[0885] Individual polynucleotides (200-400 ng in a 20 pi volume) or reverse

transcribed PCR products (200-400 ng) can be loaded into a well on a non-denaturing 1.2% Agarose E-Gel (Invitrogen, Carlsbad, CA) and run for 12-15 minutes according to the manufacturer protocol.

EXAMPLE 9

Nanodrop Modified RNA Quantification and UV Spectral Data

[0886] Modified polynucleotides in TE buffer (1 mΐ) can be used for Nanodrop UV absorbance readings to quantitate the yield of each polynucleotide from a chemical synthesis or in vitro transcription reaction.

EXAMPLE 10

Method of Screening for Protein Expression

A. Electrospray Ionization

[0887] A biological sample that can contain proteins encoded by a polynucleotide administered to the subject can be prepared and analyzed according to the

manufacturer protocol for electrospray ionization (ESI) using 1, 2, 3 or 4 mass analyzers. A biologic sample can also be analyzed using a tandem ESI mass spectrometry system.

[0888] Patterns of protein fragments, or whole proteins, can be compared to known controls for a given protein and identity can be determined by comparison.

B. Matrix-Assisted Laser Desorption/Ionization

[0889] A biological sample that can contain proteins encoded by one or more

polynucleotides administered to the subject can be prepared and analyzed according to the manufacturer protocol for matrix-assisted laser desorption/ionization (MALDI).

[0890] Patterns of protein fragments, or whole proteins, can be compared to known controls for a given protein and identity can be determined by comparison.

C. Liquid Chromatography-Mass spectrometry-Mass spectrometry

[0891] A biological sample, which can contain proteins encoded by one or more polynucleotides, can be treated with a trypsin enzyme to digest the proteins contained within. The resulting peptides can be analyzed by liquid chromatography -mass spectrometry -mass spectrometry (LC/MS/MS). The peptides can be fragmented in the mass spectrometer to yield diagnostic patterns that can be matched to protein sequence databases via computer algorithms. The digested sample can be diluted to achieve 1 ng or less starting material for a given protein. Biological samples containing a simple buffer background ( e.g water or volatile salts) are amenable to direct in-solution digest; more complex backgrounds (e.g., detergent, non-volatile salts, glycerol) require an additional clean-up step to facilitate the sample analysis.

[0892] Patterns of protein fragments, or whole proteins, can be compared to known controls for a given protein and identity can be determined by comparison.

EXAMPLE 11

Production of Nanoparticle Compositions

A. Production of nanoparticle compositions

[0893] Nanoparticles can be made with mixing processes such as microfluidics and

T-junction mixing of two fluid streams, one of which contains the polynucleotide and the other has the lipid components.

[0894] Lipid compositions are prepared by combining an ionizable amino lipid

disclosed herein, e.g., a lipid according to Formula (I) such as Compound II or a lipid according to Formula (III) such as Compound VI, a phospholipid (such as DOPE or DSPC, obtainable from Avanti Polar Lipids, Alabaster, AL), a PEG lipid (such as 1,2 dimyristoyl sn glycerol methoxypoly ethylene glycol, also known as PEG-DMG, obtainable from Avanti Polar Lipids, Alabaster, AL), and a structural lipid (such as cholesterol, obtainable from Sigma Aldrich, Taufkirchen, Germany, or a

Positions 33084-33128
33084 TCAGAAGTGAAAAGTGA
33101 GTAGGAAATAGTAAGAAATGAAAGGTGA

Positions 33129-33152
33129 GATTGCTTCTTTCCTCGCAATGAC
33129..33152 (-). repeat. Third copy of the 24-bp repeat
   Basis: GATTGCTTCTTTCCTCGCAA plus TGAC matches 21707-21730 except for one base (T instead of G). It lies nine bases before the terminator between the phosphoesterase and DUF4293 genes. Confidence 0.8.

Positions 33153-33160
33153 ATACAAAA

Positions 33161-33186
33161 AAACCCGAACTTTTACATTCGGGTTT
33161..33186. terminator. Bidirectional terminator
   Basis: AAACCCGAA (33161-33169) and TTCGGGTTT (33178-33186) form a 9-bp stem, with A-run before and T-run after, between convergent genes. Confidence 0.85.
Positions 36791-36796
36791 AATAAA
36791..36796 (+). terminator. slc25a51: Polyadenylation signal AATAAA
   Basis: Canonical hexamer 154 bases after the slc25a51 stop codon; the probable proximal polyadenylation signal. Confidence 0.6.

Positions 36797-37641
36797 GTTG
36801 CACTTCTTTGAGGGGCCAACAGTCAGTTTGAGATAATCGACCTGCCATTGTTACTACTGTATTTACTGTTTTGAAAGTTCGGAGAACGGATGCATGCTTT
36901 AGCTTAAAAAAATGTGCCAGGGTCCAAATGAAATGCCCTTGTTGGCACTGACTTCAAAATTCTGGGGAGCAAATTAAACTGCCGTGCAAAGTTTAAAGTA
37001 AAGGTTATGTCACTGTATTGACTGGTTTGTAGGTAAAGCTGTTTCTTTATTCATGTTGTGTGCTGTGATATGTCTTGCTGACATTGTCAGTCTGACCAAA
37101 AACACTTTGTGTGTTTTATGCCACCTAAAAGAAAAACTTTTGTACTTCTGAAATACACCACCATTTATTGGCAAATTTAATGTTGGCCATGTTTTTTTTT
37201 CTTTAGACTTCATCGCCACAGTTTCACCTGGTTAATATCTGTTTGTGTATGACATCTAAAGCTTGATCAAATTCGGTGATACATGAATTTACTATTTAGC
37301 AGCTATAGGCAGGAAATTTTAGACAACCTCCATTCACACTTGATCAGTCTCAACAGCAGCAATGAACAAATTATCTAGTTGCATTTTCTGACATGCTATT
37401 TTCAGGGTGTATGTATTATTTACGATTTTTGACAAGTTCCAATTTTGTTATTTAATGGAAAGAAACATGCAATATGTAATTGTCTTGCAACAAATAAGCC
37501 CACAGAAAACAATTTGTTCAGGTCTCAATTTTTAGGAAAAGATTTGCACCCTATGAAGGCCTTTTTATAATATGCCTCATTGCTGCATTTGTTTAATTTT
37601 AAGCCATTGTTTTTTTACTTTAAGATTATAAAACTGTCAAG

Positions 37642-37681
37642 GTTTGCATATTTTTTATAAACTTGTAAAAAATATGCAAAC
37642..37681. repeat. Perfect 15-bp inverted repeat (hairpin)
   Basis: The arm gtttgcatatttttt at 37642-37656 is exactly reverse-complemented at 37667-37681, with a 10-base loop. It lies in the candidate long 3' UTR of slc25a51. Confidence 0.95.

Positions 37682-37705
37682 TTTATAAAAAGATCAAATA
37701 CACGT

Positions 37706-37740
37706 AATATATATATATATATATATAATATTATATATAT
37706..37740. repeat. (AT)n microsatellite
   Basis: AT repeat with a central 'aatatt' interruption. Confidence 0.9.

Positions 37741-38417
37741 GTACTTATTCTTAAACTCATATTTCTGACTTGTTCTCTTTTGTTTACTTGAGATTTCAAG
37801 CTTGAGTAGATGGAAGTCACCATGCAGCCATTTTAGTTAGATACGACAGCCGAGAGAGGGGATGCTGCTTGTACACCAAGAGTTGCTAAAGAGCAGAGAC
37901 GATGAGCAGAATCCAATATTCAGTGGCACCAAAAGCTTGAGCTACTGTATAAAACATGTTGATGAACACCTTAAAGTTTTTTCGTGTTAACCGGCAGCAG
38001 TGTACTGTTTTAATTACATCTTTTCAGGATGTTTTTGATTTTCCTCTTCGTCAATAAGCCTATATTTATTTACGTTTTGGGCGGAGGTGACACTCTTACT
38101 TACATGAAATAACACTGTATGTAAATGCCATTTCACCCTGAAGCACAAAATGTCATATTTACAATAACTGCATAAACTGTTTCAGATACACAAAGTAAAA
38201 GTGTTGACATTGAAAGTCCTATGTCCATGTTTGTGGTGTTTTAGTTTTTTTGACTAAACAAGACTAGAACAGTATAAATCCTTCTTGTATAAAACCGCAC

corticosteroid (such as prednisolone, dexamethasone, prednisone, and

hydrocortisone), or a combination thereof) at concentrations of about 50 mM in ethanol. Solutions should be refrigerated for storage at, for example, -20° C. Lipids are combined to yield desired molar ratios and diluted with water and ethanol to a final lipid concentration of between about 5.5 mM and about 25 mM.

[0895] Nanoparticle compositions including a polynucleotide and a lipid composition are prepared by combining the lipid solution with a solution including the a polynucleotide at lipid composition to polynucleotide wt:wt ratios between about 5: 1 and about 50: 1. The lipid solution is rapidly injected using aNanoAssemblr microfluidic based system at flow rates between about 10 ml/min and about 18 ml/min into the polynucleotide solution to produce a suspension with a water to ethanol ratio between about 1: 1 and about 4: 1.

[0896] For nanoparticle compositions including an RNA, solutions of the RNA at concentrations of 0.1 mg/ml in deionized water are diluted in 50 mM sodium citrate buffer at a pH between 3 and 4 to form a stock solution.

[0897] Nanoparticle compositions can be processed by dialysis to remove ethanol and achieve buffer exchange. Formulations are dialyzed twice against phosphate buffered saline (PBS), pH 7.4, at volumes 200 times that of the primary product using Slide-A- Lyzer cassettes (Thermo Fisher Scientific Inc., Rockford, IL) with a molecular weight cutoff of 10 kD. The first dialysis is carried out at room temperature for 3 hours. The formulations are then dialyzed overnight at 4° C. The resulting nanoparticle suspension is filtered through 0.2 pm sterile filters (Sarstedt, Niimbrecht, Germany) into glass vials and sealed with crimp closures. Nanoparticle composition solutions of 0.01 mg/ml to 0.10 mg/ml are generally obtained.

[0898] The method described above induces nano-precipitation and particle

formation. Alternative processes including, but not limited to, T-junction and direct injection, can be used to achieve the same nano-precipitation.

B. Characterization of nanoparticle compositions

[0899] A Zetasizer Nano ZS (Malvern Instruments Ltd, Malvern, Worcestershire,

UK) can be used to determine the particle size, the polydispersity index (PDI) and the zeta potential of the nanoparticle compositions in 1 xPBS in determining particle size and 15 mM PBS in determining zeta potential.